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Club Progression

Many ask how club membership works and what happens after a beginners course - this page is designed just as a guide, as everybody chooses their own targets and what they wish to get out of their hobby.

Once you have completed a taster session, and decided that Archery is for you, the club will put you on the waiting list for a beginners course - this may be in a couple of weeks or could be longer if we have high demand.

Once contacted, and given a date for your course, you will be asked to join both the club and ArcheryGB ( they supply the necessary insurance for all archers when shooting with the club ) - see Shooting Fees for details of current charges.

The beginners course will cover:-

Safety procedures

Line etiquette

Target types and rounds

Bow types

Best shooting stances and procedures.

The course will usually be on a one to one basis, with either club coach or instructor, but may involve other members as you get more proficient.

All equipment will be supplied for the duration of the course, and will be available for use until you feel ready to purchase equipment of your own - for this we will always advise going to an archery shop, who will be able to supply equipment suitable for your needs and measurements - it is not advisable to purchase your first equipment online, as probably will be wrong for you and work out more expensive in the end - we would recommend Perris Archery, as they are fairly local and Tony Preston ( the owner ) is very experienced with setting up new archers.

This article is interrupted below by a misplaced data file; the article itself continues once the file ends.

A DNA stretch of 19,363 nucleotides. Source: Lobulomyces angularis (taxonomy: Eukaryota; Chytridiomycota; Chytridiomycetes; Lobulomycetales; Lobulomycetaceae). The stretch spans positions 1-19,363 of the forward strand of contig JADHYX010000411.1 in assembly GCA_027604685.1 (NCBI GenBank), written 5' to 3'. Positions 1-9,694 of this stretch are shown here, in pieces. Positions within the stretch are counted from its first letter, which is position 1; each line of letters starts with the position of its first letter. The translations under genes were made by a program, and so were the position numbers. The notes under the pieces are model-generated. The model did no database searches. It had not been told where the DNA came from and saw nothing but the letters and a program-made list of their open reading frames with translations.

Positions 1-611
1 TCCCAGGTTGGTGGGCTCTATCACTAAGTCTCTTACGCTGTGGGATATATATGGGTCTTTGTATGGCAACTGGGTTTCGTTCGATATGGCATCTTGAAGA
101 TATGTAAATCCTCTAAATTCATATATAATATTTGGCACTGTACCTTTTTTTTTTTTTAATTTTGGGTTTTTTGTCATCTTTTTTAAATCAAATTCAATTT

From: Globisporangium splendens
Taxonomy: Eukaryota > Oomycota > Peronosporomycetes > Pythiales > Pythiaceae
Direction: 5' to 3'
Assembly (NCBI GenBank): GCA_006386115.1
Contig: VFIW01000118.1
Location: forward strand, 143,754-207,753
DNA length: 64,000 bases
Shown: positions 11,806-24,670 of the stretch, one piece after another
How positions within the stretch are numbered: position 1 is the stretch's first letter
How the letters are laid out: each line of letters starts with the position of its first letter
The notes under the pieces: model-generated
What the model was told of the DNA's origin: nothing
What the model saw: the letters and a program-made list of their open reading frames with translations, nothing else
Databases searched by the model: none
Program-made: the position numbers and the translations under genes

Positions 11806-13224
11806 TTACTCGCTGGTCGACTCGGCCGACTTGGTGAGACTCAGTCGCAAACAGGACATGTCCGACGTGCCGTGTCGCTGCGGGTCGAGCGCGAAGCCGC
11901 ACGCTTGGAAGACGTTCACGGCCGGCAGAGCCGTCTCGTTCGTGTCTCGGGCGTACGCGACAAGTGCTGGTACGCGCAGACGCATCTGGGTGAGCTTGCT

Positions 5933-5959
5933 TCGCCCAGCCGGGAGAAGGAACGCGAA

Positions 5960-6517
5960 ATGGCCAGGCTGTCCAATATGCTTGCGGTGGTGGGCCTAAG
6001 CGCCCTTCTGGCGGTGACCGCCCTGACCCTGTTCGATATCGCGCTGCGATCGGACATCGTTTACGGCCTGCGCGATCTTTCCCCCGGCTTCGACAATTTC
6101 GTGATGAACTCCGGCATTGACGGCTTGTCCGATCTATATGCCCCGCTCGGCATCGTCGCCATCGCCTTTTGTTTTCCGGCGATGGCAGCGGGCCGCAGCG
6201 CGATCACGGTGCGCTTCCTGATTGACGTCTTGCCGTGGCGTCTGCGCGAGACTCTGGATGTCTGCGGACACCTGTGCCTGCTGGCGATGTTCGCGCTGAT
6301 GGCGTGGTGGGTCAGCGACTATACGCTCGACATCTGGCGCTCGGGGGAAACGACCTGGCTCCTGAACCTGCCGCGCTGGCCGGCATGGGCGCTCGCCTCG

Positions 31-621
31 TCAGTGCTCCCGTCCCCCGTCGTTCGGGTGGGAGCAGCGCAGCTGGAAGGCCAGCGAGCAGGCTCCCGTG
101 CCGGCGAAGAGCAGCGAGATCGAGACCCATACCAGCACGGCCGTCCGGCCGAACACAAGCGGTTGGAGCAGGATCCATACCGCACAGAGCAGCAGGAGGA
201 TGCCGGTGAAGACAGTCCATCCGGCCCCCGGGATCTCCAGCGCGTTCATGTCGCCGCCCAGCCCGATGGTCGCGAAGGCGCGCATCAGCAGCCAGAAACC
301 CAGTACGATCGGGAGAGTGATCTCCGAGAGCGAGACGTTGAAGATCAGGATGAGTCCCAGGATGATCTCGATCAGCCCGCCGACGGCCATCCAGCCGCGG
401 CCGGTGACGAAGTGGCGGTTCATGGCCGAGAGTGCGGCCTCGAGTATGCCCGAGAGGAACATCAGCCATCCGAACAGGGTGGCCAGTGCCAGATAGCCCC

Once your beginners course has finished ( usually 4 sessions, but may differ with each person ) you will be considered safe to shoot without supervision, but there will always be experienced archers around to help you progress.

When using your own equipment you will normally find it is easier to be consistent than with club bows, as your own items will be matched to you - it is a matter of practice, doing and scoring rounds, to improve your overall enjoyment of the sport.

Once you get more experienced there are competitions you can enter, both club and outside events, and if you want to take archery further than a hobby the club can point you in the direction of coaching for greater things.

Archery Etiquette

A Good Archer:

  1. Does not talk in a loud voice whilst others are shooting.
  2. Does not talk to another competitor who obviously prefers to be silent.
  3. Does not make any exclamation on the shooting line that might disconcert a neighbour in the act of shooting.
  4. Does not go behind the target to retrieve his arrows before his score has been
  5. Does not walk up and down the shooting line comparing scores.
  6. Does not leave the shooting line when archers either side are at full draw.
  7. Does not leave another archer alone on the shooting line.
  8. Does not touch anyone else’s equipment without permission.
  9. Does not leave litter.
  10. When calling scores does so in groups of three, for example ‘7 – 7 – 5’ pause ‘5 – 5 – 3’.
  11. If he breaks another’s arrow through his own carelessness, pays for it in cash on the spot.
  12. Thanks the Target Captain at the end of each round for work on his behalf.